What exactly will change though remains a mystery. While Fedorak didn’t seem to rule out an upgrade to the Outlander PHEV’s battery pack in terms of cell chemistry, he did hint that the overall battery capacity will remain around 12 kilowatt-hours. The engine too, is expected to remain the same 2.0-litre four-cylinder version found in the Outlander PHEV in Europe and Asia.

We’ll find more about the tweaks in the coming months, as well as a finalised price and package list.

For now though, if you’re on the lookout for a plug-in hybrid SUV in the U.S., you may find yourself waiting a little longer to buy the Outlander PHEV — or looking elsewhere.


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  • Bruce Moore

    I still want DC Quick Charge.

    • Dale S Anthony

      its the main reason why I haven’t converted from my petrol outlander to the PHEV.

  • Chris O

    The spec Mitsubishi should change for the US market is battery size. The way the tax credit system works up to 4KWh of capacity could be added basically for free as each extra KWh will increase the tax credit eligibility by ~$400,-.

    Don’t think any BEV owner who unlike PHEV owners really depends on it will mind one less rival for scarce quick charge infrastructure.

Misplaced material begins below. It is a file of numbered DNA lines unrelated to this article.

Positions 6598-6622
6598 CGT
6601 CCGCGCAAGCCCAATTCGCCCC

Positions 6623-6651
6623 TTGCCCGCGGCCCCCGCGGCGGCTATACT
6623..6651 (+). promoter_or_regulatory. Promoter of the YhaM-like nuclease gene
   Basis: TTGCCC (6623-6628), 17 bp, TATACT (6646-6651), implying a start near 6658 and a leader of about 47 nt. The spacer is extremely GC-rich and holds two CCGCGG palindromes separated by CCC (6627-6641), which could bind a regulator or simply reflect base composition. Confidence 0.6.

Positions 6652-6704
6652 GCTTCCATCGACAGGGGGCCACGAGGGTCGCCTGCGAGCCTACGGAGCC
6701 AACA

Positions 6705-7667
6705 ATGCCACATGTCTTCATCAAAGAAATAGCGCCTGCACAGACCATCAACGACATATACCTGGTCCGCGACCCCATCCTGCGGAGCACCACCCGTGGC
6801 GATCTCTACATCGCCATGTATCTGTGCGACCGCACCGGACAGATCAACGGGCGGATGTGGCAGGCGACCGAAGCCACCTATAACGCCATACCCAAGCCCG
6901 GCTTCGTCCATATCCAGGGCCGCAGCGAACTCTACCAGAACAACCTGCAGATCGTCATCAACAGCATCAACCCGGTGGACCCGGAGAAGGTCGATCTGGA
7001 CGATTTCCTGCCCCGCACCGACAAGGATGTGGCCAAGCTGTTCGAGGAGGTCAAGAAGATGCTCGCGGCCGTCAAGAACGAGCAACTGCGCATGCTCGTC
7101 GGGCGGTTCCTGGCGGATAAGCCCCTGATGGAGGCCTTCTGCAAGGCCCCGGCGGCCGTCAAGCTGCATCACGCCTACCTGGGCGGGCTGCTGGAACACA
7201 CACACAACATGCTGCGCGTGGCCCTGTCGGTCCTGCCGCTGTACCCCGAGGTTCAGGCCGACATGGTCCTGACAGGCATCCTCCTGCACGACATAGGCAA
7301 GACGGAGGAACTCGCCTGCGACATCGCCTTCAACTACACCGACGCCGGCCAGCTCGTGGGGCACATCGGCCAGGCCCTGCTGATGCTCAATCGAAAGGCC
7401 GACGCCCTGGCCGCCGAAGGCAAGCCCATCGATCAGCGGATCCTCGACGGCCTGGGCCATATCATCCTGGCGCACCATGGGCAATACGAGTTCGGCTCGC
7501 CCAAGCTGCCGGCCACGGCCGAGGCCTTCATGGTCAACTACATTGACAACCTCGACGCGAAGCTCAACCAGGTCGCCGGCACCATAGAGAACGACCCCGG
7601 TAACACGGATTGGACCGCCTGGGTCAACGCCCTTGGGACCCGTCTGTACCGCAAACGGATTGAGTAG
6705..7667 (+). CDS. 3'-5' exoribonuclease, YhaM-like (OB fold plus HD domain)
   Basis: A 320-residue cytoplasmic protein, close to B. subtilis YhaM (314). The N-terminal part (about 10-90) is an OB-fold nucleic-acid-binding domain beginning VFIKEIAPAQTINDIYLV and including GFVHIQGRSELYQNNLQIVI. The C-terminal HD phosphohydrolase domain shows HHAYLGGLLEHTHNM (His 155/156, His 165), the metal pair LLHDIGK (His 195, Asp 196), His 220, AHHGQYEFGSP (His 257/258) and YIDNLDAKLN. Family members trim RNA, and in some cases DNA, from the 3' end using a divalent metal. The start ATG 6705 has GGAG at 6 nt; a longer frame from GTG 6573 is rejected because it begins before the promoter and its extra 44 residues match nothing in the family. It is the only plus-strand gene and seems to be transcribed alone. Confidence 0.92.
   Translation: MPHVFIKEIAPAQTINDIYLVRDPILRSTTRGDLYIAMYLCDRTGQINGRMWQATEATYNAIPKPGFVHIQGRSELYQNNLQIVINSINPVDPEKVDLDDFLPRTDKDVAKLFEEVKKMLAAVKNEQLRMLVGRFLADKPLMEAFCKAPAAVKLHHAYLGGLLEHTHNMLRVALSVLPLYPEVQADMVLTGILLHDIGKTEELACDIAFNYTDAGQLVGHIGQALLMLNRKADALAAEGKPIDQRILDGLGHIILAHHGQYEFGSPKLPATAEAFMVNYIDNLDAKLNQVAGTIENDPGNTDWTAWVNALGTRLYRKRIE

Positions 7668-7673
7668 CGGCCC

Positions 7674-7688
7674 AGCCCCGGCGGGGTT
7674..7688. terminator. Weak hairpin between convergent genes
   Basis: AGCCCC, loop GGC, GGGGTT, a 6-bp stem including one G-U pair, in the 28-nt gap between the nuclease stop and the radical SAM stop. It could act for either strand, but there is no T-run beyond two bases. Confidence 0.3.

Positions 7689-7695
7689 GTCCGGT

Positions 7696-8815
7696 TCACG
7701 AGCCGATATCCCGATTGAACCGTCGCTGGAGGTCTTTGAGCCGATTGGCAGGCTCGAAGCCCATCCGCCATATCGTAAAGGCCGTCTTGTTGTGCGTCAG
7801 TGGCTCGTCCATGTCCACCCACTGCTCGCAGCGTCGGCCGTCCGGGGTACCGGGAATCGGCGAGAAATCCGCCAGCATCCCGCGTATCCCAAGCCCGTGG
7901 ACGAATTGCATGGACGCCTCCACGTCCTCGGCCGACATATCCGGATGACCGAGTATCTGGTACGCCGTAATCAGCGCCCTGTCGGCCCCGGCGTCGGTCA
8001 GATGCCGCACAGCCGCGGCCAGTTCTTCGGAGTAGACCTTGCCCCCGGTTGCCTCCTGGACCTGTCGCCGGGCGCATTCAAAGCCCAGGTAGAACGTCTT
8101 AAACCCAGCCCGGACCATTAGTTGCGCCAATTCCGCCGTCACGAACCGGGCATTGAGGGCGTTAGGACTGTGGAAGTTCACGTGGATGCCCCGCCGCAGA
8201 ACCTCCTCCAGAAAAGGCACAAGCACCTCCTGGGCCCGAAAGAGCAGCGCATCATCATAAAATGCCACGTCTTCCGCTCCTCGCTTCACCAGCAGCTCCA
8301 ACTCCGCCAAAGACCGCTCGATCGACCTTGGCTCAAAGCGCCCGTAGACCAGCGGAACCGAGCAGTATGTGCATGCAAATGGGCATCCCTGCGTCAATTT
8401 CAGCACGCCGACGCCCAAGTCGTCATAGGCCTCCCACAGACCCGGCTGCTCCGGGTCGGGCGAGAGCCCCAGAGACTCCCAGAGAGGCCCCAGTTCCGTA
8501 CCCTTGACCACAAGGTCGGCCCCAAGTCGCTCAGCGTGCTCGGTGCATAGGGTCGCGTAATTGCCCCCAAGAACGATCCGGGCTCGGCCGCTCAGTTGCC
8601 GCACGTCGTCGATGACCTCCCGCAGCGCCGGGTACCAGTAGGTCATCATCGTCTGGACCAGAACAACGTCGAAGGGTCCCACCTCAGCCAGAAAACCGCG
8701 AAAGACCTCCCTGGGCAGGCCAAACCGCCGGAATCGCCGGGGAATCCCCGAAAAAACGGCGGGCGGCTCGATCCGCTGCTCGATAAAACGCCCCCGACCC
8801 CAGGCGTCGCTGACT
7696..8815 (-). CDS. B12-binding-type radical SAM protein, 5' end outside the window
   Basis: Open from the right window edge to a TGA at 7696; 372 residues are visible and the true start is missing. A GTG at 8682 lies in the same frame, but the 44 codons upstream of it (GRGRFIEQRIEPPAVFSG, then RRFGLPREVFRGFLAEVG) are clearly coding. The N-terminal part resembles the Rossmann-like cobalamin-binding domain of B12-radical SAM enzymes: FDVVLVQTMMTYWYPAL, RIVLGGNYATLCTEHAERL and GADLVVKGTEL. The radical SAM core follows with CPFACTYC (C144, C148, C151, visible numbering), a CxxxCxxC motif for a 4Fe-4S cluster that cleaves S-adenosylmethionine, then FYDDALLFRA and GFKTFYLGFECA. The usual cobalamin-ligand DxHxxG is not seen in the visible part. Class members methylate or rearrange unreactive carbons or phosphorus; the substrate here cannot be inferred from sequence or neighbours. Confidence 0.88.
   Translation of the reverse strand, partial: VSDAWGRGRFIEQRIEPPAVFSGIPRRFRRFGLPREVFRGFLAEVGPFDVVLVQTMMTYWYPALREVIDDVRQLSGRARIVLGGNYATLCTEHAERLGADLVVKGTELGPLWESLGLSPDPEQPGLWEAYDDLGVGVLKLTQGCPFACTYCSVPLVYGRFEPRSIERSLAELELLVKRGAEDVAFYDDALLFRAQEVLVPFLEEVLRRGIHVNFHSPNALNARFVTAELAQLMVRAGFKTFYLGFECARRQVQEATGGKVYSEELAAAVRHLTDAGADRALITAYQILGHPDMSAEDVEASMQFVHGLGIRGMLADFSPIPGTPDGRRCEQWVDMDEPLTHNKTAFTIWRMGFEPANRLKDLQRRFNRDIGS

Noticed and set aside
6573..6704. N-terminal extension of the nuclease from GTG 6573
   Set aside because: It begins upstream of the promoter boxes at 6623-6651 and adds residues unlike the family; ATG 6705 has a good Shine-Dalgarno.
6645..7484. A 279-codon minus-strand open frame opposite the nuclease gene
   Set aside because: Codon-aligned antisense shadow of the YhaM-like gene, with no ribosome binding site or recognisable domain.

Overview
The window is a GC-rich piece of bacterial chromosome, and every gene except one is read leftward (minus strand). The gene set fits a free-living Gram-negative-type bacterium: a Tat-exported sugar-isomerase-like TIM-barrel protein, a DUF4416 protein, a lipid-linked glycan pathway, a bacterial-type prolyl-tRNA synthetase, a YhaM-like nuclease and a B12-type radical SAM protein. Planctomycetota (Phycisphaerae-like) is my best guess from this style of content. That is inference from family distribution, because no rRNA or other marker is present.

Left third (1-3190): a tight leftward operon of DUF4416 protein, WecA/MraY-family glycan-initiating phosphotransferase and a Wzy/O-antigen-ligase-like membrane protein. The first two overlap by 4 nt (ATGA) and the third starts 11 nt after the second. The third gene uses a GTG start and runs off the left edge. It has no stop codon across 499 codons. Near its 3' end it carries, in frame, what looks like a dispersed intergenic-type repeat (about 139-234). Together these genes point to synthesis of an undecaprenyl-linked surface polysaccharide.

• David Galvan

      On battery size: absolutely. As someone looking toward bigger plug-in vehicles for my family in the not-too-distant future, I’m looking at the Outlander PHEV and the Chrysler Pacifica Hybrid. The Pacifica has a 16 kWh battery, which means it will probably get closer to 30 miles all-electric range, enough to totally electrify my wife’s commute, which is our goal. Also the additional tax credit that comes with the 16 kWh battery (the full $7500) is a big plus by effectively bringing down the price.

      On DC Quick charge: totally agree. I am a Leaf driver in the Los Angeles area, and think having DC Quick Charge on a PHEV like this makes no sense for the following two reasons. 1.) I can’t imagine anyone in their right mind stopping to DC Quickcharge every 20 miles, spending up to $10 per charge and up to 30 minutes of their time, when they could instead continue driving in Hybrid mode and just recharge at home. 2.) Though DC Quickcharge stations are growing more numerous all the time, as adoption of plugins increase, so will the demand for those stations. Use of them should be prioritized for BEV owners, not PHEV owners. As a BEV owner I would be enormously frustrated waiting 30 minutes while a PHEV driver quick charges their vehicle when they don’t really need to, while I might actually need the charge to get home.

      • takemitsusan

        I can confirm that after the novelty of the first tries, I now almost never rapid charge the Outlander. But that’s mostly because there’s hardly any rapid chargers (or fast or slow) where I’d need them, around 30 miles away from where I live in south west London.

        Destination charging is what I’d appreciate most for any distance I do. Park 3 hours at the seaside/forest/shopping mall plugged to a 16kwh charger, now that would make sense.